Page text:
by mugwumpjism (Hermit) on Apr 24, 2003 at 08:09 UTC

    Nice. POE is indeed a very good way to implement user-space threading.

    $h=$ENV{HOME};my@q=split/\n\n/,`cat $h/.quotes`;$s="$h/." ."signature";$t=`cat $s`;print$t,"\n",$q[rand($#q)],"\n";

      but total overkill for this application.


        You are entitled to your opinion. I personally don't agree. Maybe it's a limitation caused by my own incompetence, but being able to think of this task as "events" and transitions between those events, in the manner which POE development prescribes, has removed a great deal of complexity and overhead from a great many tasks I've personally had to tackle. POE doesn't add considerable processing overhead (we're tailing a file, the Von Neumann bottleneck is going to make sure we're IO bound), it makes the structure painfully obvious to the future reader: "there is a file that is being tailed, and upon hitting some regular expression, we delay some named event by $timeout time," and it's ridiculously portable! It worked on my WinXP box where I happen to code for a living (*you* try to get alarms on perl 5.6.1 on Win32!) And I can pretty much guarantee, it would work on *most* OSs pretty cleanly, due to the use of a comprehensive and rather brilliant 3rd party framework.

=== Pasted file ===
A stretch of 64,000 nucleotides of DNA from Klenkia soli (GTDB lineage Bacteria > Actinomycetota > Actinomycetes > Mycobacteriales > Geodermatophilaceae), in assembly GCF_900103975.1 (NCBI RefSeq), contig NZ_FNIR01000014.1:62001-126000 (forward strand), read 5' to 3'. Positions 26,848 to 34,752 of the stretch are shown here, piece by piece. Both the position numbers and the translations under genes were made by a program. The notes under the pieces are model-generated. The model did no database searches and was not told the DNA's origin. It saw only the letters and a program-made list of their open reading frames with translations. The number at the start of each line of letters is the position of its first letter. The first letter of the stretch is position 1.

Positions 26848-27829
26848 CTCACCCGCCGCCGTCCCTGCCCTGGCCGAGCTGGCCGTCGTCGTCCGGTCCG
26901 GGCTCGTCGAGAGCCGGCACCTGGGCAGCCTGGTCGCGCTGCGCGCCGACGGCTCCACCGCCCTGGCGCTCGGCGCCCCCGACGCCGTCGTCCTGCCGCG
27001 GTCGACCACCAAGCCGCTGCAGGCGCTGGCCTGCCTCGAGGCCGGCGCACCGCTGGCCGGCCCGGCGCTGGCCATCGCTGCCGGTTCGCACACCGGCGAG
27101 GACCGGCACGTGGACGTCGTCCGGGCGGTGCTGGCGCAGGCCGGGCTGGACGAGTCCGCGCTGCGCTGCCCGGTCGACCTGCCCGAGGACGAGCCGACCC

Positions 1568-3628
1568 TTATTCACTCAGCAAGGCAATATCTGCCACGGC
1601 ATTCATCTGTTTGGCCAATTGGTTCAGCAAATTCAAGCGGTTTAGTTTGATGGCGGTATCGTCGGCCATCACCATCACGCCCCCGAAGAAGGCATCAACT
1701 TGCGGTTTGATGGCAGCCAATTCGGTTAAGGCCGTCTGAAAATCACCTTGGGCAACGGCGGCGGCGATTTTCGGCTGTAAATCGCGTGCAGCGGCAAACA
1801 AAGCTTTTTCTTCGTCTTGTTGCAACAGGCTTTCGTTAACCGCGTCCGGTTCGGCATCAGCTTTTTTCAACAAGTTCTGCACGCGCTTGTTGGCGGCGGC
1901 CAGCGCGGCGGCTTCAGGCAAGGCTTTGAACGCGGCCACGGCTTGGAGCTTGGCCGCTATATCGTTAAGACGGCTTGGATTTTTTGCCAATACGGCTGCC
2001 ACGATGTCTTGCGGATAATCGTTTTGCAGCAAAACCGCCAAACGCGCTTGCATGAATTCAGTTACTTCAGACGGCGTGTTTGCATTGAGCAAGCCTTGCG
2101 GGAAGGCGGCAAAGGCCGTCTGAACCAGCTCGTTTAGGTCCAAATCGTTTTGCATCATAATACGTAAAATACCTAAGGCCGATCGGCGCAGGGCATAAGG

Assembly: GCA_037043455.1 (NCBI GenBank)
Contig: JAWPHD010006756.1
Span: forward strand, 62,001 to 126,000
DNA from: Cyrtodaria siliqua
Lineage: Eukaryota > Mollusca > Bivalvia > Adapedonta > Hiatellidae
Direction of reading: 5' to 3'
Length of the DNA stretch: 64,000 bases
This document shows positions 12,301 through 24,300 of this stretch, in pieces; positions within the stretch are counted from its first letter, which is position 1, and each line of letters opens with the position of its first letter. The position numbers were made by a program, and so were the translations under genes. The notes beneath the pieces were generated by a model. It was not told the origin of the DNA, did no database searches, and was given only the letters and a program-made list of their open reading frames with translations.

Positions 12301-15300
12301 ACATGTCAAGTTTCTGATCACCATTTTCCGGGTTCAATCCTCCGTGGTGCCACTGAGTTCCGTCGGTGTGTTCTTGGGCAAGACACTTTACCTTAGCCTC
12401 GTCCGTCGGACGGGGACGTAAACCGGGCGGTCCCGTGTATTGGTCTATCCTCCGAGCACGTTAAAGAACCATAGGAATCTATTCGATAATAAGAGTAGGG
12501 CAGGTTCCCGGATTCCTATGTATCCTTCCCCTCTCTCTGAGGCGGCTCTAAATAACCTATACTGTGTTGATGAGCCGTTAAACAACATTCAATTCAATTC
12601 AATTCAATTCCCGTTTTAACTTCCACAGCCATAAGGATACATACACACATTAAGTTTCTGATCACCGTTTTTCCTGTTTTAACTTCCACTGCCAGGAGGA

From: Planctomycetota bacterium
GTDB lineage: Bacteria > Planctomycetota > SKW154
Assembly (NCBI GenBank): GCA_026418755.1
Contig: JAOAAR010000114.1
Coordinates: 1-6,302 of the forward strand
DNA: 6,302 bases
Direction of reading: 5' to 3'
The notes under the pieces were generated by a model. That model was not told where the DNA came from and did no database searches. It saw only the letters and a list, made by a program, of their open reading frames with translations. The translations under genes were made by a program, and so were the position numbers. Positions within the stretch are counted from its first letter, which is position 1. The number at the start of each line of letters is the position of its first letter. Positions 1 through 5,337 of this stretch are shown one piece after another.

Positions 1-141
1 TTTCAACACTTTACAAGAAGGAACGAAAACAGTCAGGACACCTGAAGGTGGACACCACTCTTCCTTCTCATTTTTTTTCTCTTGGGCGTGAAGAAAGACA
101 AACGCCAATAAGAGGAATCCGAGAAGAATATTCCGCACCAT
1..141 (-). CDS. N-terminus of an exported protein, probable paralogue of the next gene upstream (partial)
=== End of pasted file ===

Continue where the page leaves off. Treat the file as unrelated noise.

I'll be honest, I'm relatively certain that I've been trolled. But, you did raise a good point, why use POE when a few while loops, if statements, and whatnot would probably do? Because it simplifies the task for *me*... and that's what this is all about, what makes eduardo happy. :)

Re: (USING POE!) Re: 'better mousetrap': how to perform timed event
by snafu (Chaplain) on Apr 26, 2003 at 11:18 UTC
    Well Eduardo, I took your code, tweaked it a bit, implemented it and when I got it to work I giggled like a little girl! I appreciate your help and pseudocode. I normally wouldn't waste thread space with this thank you but I thought it would be beneficial to everyone to know that POE is very nice!

    Thanks again!

    _ _ _ _ _ _ _ _ _ _
    - Jim
    Insert clever comment here...